SPAIN: New vocational training school in Polígono Sur offers at-risk youth ‘second chance’
Don Bosco Foundation launches new vocational training school in Polígono Sur
(MissionNewswire) Don Bosco Foundation, in collaboration with the Endesa Foundation and the Commissariat of Polígono Sur, a municipality in Seville, Spain, launched a new vocational training school at the Don Bosco Social Center. The center is equipped with classrooms, workshops, offices and multipurpose rooms for carrying out educational activities. Currently, there are 20 youth, aged 16 to 19 from Polígono Sur, who are attending classes.
The first class will run through June 2021 with the goal that youth can transition from the program to employment. Many youth in Seville are suffering from unemployment and see little hope for the future. One student in the program said, “There are not words to express thanks for this second chance.”
The school offers both traditional education and social support for youth who come from challenging backgrounds and need the extra support. The goal is to increase motivation, personal stability and maturity, promote positive influences in the environment, generate greater family involvement, and encourage positive habits and willingness to work.
Social and professional orientation sessions and pre-employment workshops in various professions are also planned. During the course, youth will visit companies from different sectors as well as other schools and training centers. At the same time youth are taking courses, support will be provided to their families.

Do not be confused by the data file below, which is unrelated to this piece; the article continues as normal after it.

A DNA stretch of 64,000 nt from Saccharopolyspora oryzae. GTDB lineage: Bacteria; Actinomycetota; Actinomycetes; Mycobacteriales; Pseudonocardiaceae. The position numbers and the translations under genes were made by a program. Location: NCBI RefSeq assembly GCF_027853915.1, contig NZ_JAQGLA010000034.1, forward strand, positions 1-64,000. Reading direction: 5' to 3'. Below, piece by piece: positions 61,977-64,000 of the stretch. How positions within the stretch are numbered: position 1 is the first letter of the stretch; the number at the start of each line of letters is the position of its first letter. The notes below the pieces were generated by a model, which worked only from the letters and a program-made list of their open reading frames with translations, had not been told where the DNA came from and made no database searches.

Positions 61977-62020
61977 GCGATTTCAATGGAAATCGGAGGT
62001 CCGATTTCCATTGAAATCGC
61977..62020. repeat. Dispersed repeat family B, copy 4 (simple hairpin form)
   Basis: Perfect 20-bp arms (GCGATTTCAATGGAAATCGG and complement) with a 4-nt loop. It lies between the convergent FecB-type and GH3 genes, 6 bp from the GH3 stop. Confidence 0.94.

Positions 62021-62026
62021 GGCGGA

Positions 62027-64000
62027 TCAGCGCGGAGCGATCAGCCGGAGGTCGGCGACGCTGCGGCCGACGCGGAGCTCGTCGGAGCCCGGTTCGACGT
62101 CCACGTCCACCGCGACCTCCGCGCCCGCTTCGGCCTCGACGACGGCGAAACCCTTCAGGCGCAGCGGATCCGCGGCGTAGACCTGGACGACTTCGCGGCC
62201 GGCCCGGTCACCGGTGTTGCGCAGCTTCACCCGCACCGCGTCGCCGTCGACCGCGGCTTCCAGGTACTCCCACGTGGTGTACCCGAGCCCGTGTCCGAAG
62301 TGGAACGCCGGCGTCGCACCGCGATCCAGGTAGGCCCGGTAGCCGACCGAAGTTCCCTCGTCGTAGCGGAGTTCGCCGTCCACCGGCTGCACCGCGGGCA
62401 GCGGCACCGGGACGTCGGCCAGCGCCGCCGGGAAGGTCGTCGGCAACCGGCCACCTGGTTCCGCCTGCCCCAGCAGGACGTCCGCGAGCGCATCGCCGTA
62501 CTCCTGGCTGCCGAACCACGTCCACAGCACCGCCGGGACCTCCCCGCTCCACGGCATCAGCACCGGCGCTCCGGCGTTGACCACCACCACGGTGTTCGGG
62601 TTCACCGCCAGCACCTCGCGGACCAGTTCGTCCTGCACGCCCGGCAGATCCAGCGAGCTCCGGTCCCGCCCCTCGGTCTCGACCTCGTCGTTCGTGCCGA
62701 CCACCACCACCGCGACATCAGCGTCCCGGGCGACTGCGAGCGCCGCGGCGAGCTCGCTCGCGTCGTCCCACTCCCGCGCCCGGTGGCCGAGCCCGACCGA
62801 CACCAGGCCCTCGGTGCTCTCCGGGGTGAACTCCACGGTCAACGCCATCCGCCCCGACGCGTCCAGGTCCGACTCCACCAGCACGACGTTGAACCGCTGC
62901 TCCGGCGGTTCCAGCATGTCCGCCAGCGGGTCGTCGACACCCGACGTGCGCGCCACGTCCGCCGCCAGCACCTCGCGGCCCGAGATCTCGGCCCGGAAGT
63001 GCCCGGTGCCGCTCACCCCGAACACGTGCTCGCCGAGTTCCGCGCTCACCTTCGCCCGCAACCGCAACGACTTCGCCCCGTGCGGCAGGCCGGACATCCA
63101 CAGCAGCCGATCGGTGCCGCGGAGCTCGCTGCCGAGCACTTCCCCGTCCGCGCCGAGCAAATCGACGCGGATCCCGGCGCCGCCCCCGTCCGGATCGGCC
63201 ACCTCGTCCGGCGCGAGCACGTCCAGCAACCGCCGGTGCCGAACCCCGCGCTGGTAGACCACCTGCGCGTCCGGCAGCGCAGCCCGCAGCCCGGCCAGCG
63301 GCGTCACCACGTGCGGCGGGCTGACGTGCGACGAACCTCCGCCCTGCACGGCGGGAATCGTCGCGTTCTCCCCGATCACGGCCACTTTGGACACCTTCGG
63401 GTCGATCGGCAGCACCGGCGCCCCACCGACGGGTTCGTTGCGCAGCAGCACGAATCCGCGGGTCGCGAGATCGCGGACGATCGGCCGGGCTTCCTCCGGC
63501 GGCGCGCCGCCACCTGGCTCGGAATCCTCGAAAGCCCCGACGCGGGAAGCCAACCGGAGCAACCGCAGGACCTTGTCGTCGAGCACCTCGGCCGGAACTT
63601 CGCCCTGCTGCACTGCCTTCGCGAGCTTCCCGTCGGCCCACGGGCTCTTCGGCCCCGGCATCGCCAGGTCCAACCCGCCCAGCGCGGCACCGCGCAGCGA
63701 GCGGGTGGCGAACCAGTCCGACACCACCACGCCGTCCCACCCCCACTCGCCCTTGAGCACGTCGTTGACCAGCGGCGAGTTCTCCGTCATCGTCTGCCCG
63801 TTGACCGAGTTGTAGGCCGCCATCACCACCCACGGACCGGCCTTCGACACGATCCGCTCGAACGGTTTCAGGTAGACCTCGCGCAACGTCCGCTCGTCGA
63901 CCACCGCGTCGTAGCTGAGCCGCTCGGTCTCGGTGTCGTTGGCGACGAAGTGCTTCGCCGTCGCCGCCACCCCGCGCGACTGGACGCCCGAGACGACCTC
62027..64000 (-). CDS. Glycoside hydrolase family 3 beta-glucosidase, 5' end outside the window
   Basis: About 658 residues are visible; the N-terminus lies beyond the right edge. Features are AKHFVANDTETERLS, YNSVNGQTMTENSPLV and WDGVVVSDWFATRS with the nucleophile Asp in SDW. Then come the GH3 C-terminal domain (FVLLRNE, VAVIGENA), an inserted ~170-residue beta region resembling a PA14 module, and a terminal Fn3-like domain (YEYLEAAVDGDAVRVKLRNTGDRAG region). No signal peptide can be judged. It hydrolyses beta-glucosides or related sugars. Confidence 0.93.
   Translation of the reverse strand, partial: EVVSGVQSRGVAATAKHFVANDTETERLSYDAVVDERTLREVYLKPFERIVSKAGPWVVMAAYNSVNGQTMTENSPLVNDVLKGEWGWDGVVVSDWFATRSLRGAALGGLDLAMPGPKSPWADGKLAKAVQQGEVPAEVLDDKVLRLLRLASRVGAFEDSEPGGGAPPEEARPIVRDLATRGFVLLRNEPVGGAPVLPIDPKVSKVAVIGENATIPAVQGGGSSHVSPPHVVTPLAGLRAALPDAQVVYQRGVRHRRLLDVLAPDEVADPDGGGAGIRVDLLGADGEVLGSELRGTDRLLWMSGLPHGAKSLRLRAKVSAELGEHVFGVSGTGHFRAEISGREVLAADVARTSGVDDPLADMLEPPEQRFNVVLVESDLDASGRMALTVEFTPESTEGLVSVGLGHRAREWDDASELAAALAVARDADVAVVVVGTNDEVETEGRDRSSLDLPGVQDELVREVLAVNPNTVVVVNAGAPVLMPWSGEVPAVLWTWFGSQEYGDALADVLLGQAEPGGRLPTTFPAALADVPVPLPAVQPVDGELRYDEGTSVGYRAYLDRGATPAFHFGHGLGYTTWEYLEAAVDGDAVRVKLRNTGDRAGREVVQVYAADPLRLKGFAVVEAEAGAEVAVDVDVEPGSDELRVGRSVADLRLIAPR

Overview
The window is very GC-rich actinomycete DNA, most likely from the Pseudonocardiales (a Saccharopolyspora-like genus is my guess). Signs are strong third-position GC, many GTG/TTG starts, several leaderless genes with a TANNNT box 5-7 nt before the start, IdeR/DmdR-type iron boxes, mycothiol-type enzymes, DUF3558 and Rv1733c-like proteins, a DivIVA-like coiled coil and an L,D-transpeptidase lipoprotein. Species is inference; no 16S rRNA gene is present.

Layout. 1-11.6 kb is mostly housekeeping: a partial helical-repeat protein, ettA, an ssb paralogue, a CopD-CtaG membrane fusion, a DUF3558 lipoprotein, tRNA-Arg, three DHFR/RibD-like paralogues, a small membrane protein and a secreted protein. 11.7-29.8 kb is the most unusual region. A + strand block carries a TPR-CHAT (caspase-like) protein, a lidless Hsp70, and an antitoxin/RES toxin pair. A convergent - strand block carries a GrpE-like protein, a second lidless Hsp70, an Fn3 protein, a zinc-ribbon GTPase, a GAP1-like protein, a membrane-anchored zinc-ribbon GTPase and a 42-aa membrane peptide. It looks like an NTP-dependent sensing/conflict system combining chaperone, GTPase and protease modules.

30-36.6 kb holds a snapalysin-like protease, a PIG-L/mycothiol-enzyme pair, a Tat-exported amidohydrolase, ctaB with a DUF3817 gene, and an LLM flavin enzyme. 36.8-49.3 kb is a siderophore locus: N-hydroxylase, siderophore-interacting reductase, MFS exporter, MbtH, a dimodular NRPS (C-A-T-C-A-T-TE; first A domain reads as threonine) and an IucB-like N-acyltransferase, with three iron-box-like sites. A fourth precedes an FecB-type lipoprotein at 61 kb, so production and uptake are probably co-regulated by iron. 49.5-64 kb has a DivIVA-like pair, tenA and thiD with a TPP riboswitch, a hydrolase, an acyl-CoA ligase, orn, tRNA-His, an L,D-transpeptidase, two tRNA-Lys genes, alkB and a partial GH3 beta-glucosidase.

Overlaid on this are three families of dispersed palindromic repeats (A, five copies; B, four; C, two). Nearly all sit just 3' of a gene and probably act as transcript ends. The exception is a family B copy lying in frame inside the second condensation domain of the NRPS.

“The vocational training school will support youth who have already left the education system, many of them without qualifications, and who do not have the training to enter the job market. Due to their age, they are in no man’s land, which makes their inclusion difficult. But we believe in second chances,” said Antonio Mengual, territorial director of the Don Bosco Foundation.
Salesian missionaries have been working for many years to provide educational and workforce development opportunities for poor youth and women in Spain through residential, technical and vocational training programs. Although teachers are available to start providing distance learning again in the event of a new lockdown, the importance of face-to-face education is emphasized in Salesian schools.
Close to 37 percent of young Spanish workers under the age of 25 are unemployed and a growing number of them can’t afford to buy enough food to live. Poor youth with few employable skills struggle the most to find and retain stable employment. Women in Spain face inequality in the workforce. They earn up to 14 percent less than men and represent only 34.5 percent of those listed as the highest earners in Spain.
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Salesian Missions – Spain
World Bank – Spain